Just a friendly reminder to:
Always adopt dogs and cats from shelters.
Always spay and neutere dogs and cats
Always donate your time, money, and extra supplies to shelters (especially small, local, no kill shelters!)
I did 32 hours this 4 day weekend and had fun with lots of dogs.
This is Happy Pappy, he is 2 years old and a snuggly ball of fun. He loves squirrels, squeaky toys, and kongs filled with peanut butter.
This is lilannie, and she is an escape artist.
Very energetic puppy with big paws!
But she only messes her cage overnight and it's not very much!
This is a new puppy that came in a few days ago with two others.
Her brother Joshua got adopted instantly, and is waiting to go home. (He doesn't make a mess of his cage!)
Her other brother is in surgery because he was sick and vomiting everywhere. (Yuk!)
And this is my own 4 year old dog from Aspen animal shelter.
She has problems with jumping up >:<
Does anyone else voulenteer or have any funny stories or cute dogs?
Cute dogs, OP!
I don't have any stories, but I've been a long-time cat owner. I got my cat from a shelter as a kitten, but now I'm looking into getting a dog. I'd love to adopt from a shelter, but my local shelter does a shit job of cat-testing the dogs. They think that if they run a dog past a feral cat colony and it doesn't react, then it's okay with cats. I'm sticking to rescues.
I like medium to large-sized dogs, but I live in an apartment, sadly. Do you recommend any dogs that tend to be good in apartments?
I always rescue my cats, as a cat is a cat is a cat, but I prefer not to get my dogs from a shelter, and the adopt don't shop rhetoric can actually be harmful, especially if you end up with a dog not at all suited to you or your lifestyle which results in the dog going back to the shelter.
I prefer to get a dog from a reputable breeder, where I have known quantities for health and temperament, and a guarantee.
Dogs are always hard to judge for apartments, many returns happen because they are "too much dog" or "got too big"; I would reccomend an older dog, one that you can control rather than a puppy.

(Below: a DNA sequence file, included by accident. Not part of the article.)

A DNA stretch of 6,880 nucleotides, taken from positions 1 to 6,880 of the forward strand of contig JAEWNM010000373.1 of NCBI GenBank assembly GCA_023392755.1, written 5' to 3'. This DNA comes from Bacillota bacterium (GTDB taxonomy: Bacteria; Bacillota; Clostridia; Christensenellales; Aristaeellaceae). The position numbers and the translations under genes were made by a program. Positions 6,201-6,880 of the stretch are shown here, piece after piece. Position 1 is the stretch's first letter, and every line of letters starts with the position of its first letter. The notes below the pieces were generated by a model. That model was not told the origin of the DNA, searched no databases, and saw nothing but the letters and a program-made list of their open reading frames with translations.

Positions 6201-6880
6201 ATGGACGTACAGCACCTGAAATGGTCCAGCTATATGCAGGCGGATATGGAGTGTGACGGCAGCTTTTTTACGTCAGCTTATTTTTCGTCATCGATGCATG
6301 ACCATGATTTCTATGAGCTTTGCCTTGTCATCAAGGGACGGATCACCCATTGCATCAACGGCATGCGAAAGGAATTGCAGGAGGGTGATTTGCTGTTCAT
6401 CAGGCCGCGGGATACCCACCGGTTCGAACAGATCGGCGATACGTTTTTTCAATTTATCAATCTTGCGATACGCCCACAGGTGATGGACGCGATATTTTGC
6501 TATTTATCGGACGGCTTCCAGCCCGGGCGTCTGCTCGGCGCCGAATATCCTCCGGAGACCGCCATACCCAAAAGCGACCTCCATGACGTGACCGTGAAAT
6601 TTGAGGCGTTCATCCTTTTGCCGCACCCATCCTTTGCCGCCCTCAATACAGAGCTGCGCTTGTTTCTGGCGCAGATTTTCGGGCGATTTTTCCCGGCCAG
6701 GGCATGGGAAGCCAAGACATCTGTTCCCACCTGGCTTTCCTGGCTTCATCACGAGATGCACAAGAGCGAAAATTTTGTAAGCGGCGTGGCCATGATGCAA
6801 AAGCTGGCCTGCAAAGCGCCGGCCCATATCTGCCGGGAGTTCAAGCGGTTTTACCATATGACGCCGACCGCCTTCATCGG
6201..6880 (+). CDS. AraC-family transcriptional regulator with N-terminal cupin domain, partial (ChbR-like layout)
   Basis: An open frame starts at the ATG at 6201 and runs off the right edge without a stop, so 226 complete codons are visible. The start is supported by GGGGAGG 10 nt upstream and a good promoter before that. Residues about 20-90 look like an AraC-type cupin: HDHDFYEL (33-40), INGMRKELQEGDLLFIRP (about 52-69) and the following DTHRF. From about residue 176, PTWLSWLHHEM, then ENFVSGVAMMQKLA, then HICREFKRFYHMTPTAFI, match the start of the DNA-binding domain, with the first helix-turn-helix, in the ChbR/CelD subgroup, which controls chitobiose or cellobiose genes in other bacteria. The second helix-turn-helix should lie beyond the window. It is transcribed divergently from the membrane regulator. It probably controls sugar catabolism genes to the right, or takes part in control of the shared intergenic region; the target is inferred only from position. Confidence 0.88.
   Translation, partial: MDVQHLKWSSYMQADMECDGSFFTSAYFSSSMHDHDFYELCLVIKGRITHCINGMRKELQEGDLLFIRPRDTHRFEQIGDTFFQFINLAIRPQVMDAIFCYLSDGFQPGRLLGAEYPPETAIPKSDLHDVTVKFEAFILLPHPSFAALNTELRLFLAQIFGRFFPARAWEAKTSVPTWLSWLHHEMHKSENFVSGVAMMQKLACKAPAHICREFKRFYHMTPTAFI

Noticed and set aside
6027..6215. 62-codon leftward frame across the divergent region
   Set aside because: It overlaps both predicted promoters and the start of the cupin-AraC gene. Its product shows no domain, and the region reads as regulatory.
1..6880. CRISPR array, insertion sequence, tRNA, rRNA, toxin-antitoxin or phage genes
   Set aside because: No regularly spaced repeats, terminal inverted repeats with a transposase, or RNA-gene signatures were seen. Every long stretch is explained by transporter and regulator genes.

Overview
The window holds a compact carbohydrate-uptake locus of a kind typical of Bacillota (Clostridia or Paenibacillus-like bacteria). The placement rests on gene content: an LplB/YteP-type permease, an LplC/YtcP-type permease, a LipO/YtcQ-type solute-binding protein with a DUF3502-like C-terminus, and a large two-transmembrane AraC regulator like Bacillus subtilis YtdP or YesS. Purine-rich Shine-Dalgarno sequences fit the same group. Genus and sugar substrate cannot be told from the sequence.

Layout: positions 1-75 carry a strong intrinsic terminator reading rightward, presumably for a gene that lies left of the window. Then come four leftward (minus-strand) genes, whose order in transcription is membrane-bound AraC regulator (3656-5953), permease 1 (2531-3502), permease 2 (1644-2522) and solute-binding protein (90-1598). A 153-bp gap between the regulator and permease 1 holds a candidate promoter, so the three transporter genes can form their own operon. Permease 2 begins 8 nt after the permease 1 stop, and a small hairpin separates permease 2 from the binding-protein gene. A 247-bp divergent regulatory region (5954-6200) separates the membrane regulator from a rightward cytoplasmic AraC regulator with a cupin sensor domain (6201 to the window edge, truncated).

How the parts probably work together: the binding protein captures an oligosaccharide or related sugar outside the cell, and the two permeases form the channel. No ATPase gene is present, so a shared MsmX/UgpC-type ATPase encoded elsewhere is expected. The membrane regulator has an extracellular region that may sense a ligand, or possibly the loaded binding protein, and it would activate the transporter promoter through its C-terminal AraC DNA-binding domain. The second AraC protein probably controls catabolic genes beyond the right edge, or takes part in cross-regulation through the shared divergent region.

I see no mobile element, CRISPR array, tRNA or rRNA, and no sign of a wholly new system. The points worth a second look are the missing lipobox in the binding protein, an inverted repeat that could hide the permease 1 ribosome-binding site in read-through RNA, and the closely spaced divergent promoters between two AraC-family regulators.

So a mutt of a medium and small dog or a small dog.
Always look at their paws and how disproportionate they are to their head to gage their size.
It is much better to adopt, even if you're going to have to return the dog. It gives good socialization and even gives us more information about the dog and how they react in new environments. There is always counseling available and adoption counselors make sure to go over everything they can think of.
I adopted both my dogs from the shelter no problem. Too many people get caught up in "I want x breed because then my dog will be y" when that's not how it works. Each dog is diffrent, and there are variations even in dogs of the same breed. It's about as much time to go to the shelter, tell the employees what you're looking for, and then spend time with the dogs they recommend than to go to a breeder and ask for the same thing. Either way you're going to put time and effort into getting to know the dog you're going to be bringing into your house.
>the adopt don't shop rhetoric can actually be harmful, especially if you end up with a dog not at all suited to you or your lifestyle
this really does not happen if you don't just get whichever dog first catches your attention
just go to the shelter and ask which ones are ok for apartments. when ours does behavior assessments on dogs, we put yes or no for them being apartment dogs. the things that decide this are usually how vocal they are, how much exercise they need/if they need a fenced yard, and if they're okay with other dogs and/or are leash reactive.